Are horseshoes uncomfortable
The farrier's luck
The farrier's luck
The old farrier's profession has a bright future. Apprentices who go into this interesting industry today benefit for the first time from independent training thanks to the new Swiss Vocational Training Act.
"Horses get sick when they wear uncomfortable shoes," said a farrier. It is the same for the horses as it is for people - in both cases, good footwear must be appropriate to the anatomy and physiology of the foot or the hooves in order to protect its health. As the horse's “cobbler”, the farrier is largely responsible for the horse's wellbeing. He therefore needs thorough training for his trade.
The Swiss Federal Office for Vocational Training and Technology has now signed a new education ordinance for farriers, which replaces the Vocational Training Act of 1978. With this reform, the opportunity was also used to modernize the farrier's profession, one of the oldest in the world. For the first time in history, the farrier received an independent training. So far, the apprentices have mostly only been able to do a combined training as blacksmith / farrier; the apprentices attended the vocational school with metal construction apprentices. But the new curriculum no longer allows this. In future, the apprentices will attend their own vocational school for farriers. In the center of Aarberg of the Swiss Metal Union (SMU), for example, the farrier area will be upgraded with its own presence alongside the metal construction and agricultural engineering areas.
Forging in the army
Horses used to be essential for people: in agriculture for arable farming and in everyday life as a means of locomotion and transport. Today horses are used in sport or leisure, but especially in the army, where there are currently almost 600 horses. Here they are used for transport in the mountains, but also in disaster relief. The fitting is crucial here. That is why the army also plays an important role in the training of farriers. 75 percent of farriers complete their training in the army. “92 members of the army are currently assigned as blacksmiths - 37 in the training columns and three in the veterinary company, says Brigadier Daniel Roubaty from the Schönbühl barracks.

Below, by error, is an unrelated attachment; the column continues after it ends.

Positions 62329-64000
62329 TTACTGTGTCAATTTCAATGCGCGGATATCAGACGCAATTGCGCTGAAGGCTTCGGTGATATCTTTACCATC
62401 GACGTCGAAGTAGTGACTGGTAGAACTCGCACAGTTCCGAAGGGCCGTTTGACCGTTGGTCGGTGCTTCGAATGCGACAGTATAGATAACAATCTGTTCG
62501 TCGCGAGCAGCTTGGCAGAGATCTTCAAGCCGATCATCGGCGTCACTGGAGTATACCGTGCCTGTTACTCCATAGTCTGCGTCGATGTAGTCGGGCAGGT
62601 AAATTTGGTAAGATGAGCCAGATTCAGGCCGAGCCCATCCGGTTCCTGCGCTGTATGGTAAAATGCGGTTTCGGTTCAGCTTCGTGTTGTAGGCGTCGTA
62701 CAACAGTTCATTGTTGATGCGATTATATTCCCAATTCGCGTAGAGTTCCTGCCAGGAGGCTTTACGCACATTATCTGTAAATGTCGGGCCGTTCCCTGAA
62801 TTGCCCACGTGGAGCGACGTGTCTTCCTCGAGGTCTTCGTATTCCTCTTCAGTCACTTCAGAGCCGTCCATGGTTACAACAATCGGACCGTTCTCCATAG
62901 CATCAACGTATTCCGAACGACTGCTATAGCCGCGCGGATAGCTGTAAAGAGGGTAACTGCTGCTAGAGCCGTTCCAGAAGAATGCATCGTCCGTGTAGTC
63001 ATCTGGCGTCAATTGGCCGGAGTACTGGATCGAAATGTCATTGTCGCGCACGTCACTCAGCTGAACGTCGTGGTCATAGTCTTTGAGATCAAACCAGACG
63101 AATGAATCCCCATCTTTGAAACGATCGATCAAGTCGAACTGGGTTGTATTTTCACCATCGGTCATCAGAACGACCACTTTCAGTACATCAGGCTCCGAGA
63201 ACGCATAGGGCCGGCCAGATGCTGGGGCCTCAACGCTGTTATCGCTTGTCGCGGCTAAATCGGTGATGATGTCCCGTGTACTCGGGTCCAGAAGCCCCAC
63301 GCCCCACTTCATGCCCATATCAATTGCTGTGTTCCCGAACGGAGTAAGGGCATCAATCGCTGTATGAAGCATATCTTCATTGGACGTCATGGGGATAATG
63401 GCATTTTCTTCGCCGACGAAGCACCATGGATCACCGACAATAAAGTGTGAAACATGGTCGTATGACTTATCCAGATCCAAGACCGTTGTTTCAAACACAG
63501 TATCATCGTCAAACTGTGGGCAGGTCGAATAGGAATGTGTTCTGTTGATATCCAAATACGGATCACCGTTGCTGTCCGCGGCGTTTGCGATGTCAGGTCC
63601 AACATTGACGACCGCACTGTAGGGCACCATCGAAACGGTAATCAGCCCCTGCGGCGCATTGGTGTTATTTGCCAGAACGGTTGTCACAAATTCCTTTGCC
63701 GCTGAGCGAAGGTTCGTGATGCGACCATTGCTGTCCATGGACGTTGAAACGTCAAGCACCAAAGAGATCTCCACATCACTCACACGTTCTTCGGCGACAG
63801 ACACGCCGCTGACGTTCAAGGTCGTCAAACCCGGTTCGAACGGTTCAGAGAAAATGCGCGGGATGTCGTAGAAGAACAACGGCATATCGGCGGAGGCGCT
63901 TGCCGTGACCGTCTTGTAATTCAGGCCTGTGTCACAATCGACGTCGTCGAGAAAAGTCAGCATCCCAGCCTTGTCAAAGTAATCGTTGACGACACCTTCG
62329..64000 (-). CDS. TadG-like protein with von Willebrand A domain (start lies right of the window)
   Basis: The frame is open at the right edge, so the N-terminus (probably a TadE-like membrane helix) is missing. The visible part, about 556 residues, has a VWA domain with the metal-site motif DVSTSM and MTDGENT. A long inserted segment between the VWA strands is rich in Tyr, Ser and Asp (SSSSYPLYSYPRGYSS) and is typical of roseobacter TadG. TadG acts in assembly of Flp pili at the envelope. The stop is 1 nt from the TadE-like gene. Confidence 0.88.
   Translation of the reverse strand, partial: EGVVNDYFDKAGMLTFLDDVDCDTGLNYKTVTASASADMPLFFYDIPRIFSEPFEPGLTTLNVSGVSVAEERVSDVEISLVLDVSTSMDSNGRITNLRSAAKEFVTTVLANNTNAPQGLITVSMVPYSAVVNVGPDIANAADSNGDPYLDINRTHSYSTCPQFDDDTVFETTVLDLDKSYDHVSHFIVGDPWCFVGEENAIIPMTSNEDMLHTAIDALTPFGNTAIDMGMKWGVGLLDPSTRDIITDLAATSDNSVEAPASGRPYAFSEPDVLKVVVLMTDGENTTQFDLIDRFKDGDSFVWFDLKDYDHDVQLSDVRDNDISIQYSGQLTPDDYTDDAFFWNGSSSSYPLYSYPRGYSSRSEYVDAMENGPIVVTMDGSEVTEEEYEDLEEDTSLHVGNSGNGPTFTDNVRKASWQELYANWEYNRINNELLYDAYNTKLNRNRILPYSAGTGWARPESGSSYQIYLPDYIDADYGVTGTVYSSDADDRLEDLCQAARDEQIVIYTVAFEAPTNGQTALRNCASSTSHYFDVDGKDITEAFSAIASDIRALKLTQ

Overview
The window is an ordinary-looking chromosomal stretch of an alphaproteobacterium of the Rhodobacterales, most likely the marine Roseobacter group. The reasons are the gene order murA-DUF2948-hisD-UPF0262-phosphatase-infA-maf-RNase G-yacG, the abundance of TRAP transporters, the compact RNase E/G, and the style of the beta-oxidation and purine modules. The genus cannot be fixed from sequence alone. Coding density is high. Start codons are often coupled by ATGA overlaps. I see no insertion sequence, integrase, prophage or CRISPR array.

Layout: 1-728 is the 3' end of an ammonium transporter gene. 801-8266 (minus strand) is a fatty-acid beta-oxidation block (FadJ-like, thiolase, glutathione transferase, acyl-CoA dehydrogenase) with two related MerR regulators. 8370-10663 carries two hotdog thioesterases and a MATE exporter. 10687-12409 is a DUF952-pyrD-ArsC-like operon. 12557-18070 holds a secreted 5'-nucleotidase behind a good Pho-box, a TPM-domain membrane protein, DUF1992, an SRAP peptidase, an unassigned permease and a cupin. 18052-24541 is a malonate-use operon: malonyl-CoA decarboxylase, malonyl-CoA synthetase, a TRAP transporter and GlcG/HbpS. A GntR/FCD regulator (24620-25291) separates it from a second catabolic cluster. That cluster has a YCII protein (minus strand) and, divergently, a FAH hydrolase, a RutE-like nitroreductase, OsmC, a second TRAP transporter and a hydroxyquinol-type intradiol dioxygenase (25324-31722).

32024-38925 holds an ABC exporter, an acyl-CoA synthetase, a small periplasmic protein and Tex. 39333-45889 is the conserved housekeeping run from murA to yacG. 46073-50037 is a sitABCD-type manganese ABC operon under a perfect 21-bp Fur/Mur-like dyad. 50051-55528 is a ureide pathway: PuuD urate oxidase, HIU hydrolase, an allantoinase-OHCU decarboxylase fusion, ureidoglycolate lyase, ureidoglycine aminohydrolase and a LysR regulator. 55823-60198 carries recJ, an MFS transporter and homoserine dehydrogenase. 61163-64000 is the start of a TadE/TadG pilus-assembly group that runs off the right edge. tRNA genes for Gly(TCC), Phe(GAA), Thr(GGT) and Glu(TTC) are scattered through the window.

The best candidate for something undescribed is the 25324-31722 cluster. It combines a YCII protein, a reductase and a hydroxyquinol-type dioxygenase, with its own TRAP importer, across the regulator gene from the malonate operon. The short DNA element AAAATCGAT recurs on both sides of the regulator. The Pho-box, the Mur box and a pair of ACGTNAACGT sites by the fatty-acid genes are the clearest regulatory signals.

The remaining 55 support the pool of the Veterinary Service and Army Animals Competence Center in training, representation and maintenance of the blacksmith-specific infrastructure. In this center, an average of 10 members of the armed forces (AdA) of all cadre levels are trained as military farriers and a further 10 AdA in young farrier courses and advanced courses.
"During use and training, around 600 horse shoes and around 8000 dead hooves are performed every year," says Roubaty.
For the professional, the farrier's profession involves more than just knowing a horseshoe. The apprentice must learn all hippological aspects, acquire veterinary knowledge - including leg and hoof anatomy - and deal with the role and behavior of the horse. More and more often blacksmiths' artistically implemented blacksmiths are in demand. "I am always impressed by the strength, creativity and enthusiasm that a farrier exudes," says Emil Weiss, Central President of the Swiss Metal Union. "My heart beats faster when I hear an anvil sing somewhere and the blows of a hammer from a forge." However, not only does the anvil “sing”, it hisses, smokes and smells strongly of burnt hair and horn when the farrier fits the horse's shoes. That is also part of the business.
The prospects for farriers are good - and the field of work is extremely varied: The trained can later work in the army, in professional and recreational sports as well as in the private sector. Nowadays, the farrier not only stays in his forge, but increasingly goes to the customers as a horse specialist. He is an important partner for horse owners, riders, drivers, veterinarians and breeders. And horse lovers and equestrians would not be able to practice their hobby or profession without a professionally shod horse.
Demand at a high level
"The willingness to keep a horse is still great," says teacher Peter Florin. The number of leisure, sport and work horses in Switzerland is now 92,000. And it is important to each of these horse owners that their animals stay healthy and can run without a care. “A horse stable invests a lot of time and money in its animals,” says SMU director Gregor Saladin. "That's why he wants the most reliable farrier for his horses."
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